Unrealistic expectations are on YOU! Good post on the Tripwire blog about dealing with unrealistic security expectations. Especially because it seems very close to the approach I have advocated via the Pragmatic CSO for years. I like going after a quick win and making sure to prioritize activities. But my point with the title is that if senior management has unrealistic expectations, it’s because your communications strategies are not effective. You can blame them all you want for being unreasonable, but if they have been in the loop as you built the program, enlisted support, and started executing on initiatives, nothing should be a surprise to them. – MR
Other people’s stuff: The recent Threatpost article ‘Starbucks App Stores User Information, Passwords in Clear Text’ is a bit misleading, as they don’t mention that the leaky bit of code is actually in the included Crashylitics utility. The real lesson here is not about potential harm from passwords in log files, which is a real problem, with a low probability of exploitation. It’s that applications built on third party libraries and APIs inherit their level of security (duh!). It is a mistake to abdicate security, assuming the authors of every utility do security right. Make no mistake – we are in the age of APIs and open source leverage. It makes a lot of sense for developers to leverage whatever utilities they can to cut development time or reduce the quantity of code they need to produce. We see a compelling new use case for third party code validation services for apps, and application code security, because development teams are sprinting too fast to vet other people’s stuff. – AL
The PCI protection dance begins: It seems that with every high-profile breach the PCI Security Standards Council goes out of their way to point out how the compromised retailer was clearly not compliant or they couldn’t have been breached. It appears this time with Target will be no different. Dark Reading works through some speculation about what Target did or didn’t have, and how the attackers could have monetized the stolen info. But then you have a PCI forensicator talking about how Target couldn’t have been PA-DSS compliant because those kinds of attacks are specifically protected against in the standard. Uh huh. I’m sure the assessment went through the code line by line, and it seems the malware attacked the underlying POS operating system. But whatever. The machine will rise up to protect the machine. Just the way things go… – MR
SOS (Same old sh##): As the Target breach drags on and it becomes clear that more retailers have been hacked, the Payment Card Industry (PCI) Data Security Standard (DSS) revision 3.0 will undergo major scrutiny. Does the standard go far enough? Is it too prescriptive? Will the PCI Council embrace more detection and forensic requirements? Should merchants focus on additional physical and electronic security controls around PoS? These conversations are fundamentally unimportant, and a red herring for payment card data security. Either the card brands will mandate EMV or point-to-point encryption – both of which somewhat disintermediate merchants from the financial details of transactions – or we will get a few more years of the status quo. And the status quo isn’t working very well right now. Don’t look for changes to PCI-DSS to alter the story one bit – hackers, attackers, and fraudsters have too many ways to game the current US system. Without a fundamental shift in the way payment card security is handled, we will get to continue the breach parade of the last decade. – AL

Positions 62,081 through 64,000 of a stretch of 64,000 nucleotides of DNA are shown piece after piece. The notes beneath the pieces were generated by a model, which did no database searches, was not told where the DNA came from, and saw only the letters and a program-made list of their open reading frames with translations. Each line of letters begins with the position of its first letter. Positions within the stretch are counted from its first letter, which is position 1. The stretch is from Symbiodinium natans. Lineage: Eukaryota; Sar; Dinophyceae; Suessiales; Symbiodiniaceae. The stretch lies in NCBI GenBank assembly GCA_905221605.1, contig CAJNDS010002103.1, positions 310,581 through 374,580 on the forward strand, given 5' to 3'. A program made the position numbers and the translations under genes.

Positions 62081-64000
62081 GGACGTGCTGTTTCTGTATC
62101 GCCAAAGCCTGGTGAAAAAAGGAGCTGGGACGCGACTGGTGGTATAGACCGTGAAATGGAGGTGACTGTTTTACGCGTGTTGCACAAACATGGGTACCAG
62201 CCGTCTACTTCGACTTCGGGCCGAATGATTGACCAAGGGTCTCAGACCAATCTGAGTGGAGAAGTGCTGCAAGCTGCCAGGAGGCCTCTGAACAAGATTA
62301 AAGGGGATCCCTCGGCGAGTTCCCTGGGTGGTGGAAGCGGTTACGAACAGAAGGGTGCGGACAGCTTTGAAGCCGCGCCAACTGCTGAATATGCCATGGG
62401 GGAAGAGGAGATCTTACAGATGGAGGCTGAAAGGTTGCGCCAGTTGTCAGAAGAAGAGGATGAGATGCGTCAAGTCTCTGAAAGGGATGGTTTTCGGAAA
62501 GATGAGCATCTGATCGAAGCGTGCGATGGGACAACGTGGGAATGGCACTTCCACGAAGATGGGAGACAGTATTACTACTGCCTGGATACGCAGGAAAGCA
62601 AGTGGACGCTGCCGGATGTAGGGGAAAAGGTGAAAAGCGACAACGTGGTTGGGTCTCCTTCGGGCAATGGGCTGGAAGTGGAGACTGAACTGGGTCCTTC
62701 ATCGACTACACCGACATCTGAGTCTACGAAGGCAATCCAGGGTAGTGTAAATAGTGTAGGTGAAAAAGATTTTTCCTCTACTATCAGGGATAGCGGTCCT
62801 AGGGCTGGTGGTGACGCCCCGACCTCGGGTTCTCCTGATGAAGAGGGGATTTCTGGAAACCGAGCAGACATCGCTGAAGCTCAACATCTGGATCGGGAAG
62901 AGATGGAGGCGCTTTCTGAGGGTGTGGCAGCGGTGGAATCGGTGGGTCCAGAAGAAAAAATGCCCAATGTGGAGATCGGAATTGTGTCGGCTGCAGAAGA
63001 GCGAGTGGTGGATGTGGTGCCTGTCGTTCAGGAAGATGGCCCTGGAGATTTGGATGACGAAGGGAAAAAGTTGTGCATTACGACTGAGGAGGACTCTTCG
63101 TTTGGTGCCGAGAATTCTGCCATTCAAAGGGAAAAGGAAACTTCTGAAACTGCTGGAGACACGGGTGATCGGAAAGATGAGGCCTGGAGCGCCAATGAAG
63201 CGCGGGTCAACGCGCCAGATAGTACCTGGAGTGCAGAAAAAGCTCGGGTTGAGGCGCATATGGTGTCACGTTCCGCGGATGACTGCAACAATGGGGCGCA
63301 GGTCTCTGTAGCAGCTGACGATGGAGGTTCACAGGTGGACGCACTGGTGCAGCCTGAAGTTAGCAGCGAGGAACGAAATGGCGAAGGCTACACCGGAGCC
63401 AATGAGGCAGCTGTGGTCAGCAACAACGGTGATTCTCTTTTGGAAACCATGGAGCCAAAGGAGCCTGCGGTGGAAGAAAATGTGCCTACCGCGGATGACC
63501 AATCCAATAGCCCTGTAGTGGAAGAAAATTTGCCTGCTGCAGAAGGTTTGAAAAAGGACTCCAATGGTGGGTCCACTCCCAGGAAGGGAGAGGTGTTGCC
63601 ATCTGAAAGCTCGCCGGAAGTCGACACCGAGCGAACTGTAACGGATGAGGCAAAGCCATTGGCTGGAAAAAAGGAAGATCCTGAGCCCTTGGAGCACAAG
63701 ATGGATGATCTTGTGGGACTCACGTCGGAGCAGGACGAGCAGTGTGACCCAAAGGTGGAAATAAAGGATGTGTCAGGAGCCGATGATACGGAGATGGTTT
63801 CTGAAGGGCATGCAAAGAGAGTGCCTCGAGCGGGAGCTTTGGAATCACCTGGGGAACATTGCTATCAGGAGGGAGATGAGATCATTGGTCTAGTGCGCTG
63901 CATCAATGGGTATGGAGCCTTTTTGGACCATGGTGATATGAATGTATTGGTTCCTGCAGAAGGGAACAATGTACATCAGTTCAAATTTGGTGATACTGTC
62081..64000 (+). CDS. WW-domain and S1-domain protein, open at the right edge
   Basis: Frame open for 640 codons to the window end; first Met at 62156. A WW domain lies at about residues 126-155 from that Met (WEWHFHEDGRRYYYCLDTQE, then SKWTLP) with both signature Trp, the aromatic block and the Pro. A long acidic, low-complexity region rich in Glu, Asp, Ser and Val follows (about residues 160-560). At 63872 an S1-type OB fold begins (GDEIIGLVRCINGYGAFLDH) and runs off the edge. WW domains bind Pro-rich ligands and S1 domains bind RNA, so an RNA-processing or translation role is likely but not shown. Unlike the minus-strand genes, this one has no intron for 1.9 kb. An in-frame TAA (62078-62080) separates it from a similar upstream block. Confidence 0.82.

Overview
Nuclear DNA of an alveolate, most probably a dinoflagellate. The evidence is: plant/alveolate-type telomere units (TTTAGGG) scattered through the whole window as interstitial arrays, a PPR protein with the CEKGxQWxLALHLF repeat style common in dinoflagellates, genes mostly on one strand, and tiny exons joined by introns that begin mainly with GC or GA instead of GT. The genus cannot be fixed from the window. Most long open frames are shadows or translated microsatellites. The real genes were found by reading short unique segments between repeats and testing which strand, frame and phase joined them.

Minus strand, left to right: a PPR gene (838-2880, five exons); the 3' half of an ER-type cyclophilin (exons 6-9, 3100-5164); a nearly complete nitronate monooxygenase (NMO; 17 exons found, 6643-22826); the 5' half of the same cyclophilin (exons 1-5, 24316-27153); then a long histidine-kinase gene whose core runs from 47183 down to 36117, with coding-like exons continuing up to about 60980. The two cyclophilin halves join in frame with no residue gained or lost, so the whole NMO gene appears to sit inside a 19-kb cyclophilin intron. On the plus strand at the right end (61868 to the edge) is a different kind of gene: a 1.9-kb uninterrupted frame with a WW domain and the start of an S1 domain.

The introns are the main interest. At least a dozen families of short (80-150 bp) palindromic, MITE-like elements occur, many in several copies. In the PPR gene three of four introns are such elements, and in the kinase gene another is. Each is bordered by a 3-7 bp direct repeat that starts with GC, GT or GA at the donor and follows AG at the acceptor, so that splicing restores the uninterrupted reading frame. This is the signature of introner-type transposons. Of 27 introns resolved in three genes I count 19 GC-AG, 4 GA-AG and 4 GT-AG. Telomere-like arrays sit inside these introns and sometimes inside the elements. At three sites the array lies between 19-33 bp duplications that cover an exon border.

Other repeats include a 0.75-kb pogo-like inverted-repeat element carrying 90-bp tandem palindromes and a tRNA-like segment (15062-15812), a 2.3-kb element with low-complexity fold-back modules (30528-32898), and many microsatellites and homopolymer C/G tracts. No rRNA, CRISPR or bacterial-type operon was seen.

Pwn me once, shame on me, pwn me twice… Earlier this month some Microsoft blog and Twitter accounts were hacked by the Syrian Electronic Army. Not good for a company that is now known for being darn good with security. Shockingly enough, it appears the attack can be traced back to standard old phishing. Okay, they fixed it and everyone knows these things happen. On the bad side, it happened again this week, with the Office blog. These aren’t Microsoft’s core services, but a string of attacks like this can directly degrade trust. While Microsoft surely (hopefully?) has better back-end controls for the serious stuff, it is hard to maintain a good public perception if you experience multiple, ongoing, public compromises. I feel for them – they have one of the largest attack surfaces in the world – but hopefully they will get all hands on deck before things get worse. – RM
(For vendors) is awareness the problem? When I first saw the title Our biggest problem is awareness on Seth Godin’s blog, I immediately thought of mindfulness. So you see where my head is at. But Seth’s point is that a lot of sales folks vilify marketing because they don’t think there is enough awareness of the company, products, etc. Which really means they want inbound calls from customers ready to write checks. Seth points out that the product and customer experience need to speak for themselves. And when that happens awareness isn’t a problem. He’s right. – MR
Posted at Wednesday 22nd January 2014 12:00 am
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By Mike Rothman
Back in November I learned I will be giving a talk on Neuro-Hacking at RSA with Jennifer Minella. We will be discussing how mindfulness practices can favorably impact the way you view things, basically allowing you to hack your brain. But I am pretty sure you can’t sell my synapses on an Eastern European carder forum.